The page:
Fairness • interesting executions - each components “take fair turns” at performing transitions • recall - each automaton is partitioned into tasks • informally fairness allows each task to perform one of its actions infinitely often • formally, let C be set of tasks and a - an execution fragment, a is fair if – a is finite and C is not enabled in the final state – a is infinite and it contains either • infinitely many transitions from C or • infinitely many states where all actions of C are disabled • fairexec(A) - a set of fair executions of A • trace is fair if it is a trace of fair execution • fairtrace(A) a set of fair traces of A

Fairness Examples • example: channel automata executions (assuming messages are {1, 2} fair not fair

Fairness Examples: Clock Automaton executions • tick, – fair • tick, tick – not fair (no fair finite executions for Clock) • tick, request, tick, clock(4), tick, … - fair • tick, request, tick, … - not fair

Fairness Theorem

Invariants • Invariant (assertion) for A is a property that is true in all reachable states of A • usually proved by induction on the number of steps in the execution • can be done by providing a sequence of invariants and proceeding from one to the next – note: “we” tend to think of an invariant as an assertion (predicate) on a state which is less generic than Lynch’s definition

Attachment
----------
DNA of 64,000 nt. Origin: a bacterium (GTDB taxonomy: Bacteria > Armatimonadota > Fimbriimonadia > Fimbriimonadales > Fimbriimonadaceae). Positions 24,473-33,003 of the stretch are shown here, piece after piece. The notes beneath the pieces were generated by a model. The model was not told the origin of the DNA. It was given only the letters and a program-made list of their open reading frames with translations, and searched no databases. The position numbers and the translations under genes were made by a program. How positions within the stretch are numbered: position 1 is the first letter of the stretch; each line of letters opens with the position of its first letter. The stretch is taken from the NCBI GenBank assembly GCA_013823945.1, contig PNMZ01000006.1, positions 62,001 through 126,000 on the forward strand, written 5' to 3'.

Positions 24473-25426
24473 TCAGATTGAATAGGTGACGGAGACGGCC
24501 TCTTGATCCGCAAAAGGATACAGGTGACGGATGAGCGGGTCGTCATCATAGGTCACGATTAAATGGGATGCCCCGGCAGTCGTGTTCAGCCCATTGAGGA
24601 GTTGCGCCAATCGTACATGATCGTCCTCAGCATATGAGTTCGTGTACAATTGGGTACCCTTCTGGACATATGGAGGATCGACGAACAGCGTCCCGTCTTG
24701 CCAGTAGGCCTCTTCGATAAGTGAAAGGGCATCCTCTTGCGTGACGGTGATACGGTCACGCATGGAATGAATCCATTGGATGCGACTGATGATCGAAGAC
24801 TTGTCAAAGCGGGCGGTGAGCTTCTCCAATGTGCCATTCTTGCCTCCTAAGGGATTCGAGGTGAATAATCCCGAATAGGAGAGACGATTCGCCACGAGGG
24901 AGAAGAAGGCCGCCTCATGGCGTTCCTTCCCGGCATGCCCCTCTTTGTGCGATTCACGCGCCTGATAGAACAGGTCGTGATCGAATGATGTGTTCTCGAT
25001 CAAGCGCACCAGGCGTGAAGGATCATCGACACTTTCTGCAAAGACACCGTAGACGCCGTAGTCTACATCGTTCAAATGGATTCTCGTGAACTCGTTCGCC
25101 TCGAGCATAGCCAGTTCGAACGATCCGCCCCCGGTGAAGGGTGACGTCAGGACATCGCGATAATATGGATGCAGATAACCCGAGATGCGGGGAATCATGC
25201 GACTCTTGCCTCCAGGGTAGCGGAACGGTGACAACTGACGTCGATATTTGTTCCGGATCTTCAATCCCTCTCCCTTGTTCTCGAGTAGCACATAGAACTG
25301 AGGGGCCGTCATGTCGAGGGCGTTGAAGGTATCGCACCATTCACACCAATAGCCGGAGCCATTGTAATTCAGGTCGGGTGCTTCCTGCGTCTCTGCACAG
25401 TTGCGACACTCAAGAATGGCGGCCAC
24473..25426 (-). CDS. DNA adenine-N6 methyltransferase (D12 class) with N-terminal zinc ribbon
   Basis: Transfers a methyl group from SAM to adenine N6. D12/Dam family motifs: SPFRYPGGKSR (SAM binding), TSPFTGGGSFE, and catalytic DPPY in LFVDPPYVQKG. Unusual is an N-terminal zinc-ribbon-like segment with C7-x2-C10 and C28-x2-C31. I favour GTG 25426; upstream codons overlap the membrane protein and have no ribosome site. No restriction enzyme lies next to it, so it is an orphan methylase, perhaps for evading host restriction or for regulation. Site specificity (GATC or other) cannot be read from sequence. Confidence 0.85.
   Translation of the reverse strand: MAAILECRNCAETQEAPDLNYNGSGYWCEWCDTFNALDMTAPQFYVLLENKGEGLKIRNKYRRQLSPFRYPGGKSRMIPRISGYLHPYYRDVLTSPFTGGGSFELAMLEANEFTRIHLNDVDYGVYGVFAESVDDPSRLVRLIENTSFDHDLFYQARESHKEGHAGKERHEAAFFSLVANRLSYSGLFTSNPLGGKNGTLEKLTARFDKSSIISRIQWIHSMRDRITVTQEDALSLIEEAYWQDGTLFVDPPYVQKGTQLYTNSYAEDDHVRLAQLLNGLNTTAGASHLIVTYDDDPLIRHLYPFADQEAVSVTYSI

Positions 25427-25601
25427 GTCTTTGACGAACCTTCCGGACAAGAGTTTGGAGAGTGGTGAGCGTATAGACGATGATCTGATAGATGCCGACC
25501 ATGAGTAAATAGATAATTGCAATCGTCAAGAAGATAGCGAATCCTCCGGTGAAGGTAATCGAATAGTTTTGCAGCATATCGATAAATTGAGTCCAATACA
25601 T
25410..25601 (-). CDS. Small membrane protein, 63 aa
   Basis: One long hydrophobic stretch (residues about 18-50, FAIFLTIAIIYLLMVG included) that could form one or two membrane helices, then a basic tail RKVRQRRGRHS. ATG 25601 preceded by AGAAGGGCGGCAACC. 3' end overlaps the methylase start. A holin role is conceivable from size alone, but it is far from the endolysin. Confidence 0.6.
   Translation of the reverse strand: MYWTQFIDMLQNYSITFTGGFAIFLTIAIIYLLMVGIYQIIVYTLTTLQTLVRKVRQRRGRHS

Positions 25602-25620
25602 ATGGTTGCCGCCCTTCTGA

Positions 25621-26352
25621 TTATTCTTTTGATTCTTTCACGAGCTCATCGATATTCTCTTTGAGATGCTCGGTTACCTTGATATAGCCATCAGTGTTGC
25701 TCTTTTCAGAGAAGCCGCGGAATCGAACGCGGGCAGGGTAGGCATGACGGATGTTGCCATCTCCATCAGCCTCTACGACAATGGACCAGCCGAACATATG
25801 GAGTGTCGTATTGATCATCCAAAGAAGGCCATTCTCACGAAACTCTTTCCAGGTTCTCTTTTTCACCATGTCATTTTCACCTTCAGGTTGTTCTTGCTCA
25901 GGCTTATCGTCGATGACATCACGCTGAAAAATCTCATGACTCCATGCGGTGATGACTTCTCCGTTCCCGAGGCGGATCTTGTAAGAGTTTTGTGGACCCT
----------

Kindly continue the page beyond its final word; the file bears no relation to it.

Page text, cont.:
Trace Properties • reasoning of the properties of an automaton is done in terms of its traces • formally a trace property P is – a signature sig(P) containing no internal actions – a set traces(P) of (finite or infinite) sequences of actions of sig(P) • A satisfies trace property P means either of the two – extsig(A)=sig(P) and traces(A) traces(P) – extsig(A)=sig(P) and fairtraces(A) traces(P) in either case the satisfaction intuitively means that the behavior that can be produced by A is permitted by P; the reverse (completion) is not required

Automata and Trace Properties

Safety Properties • blah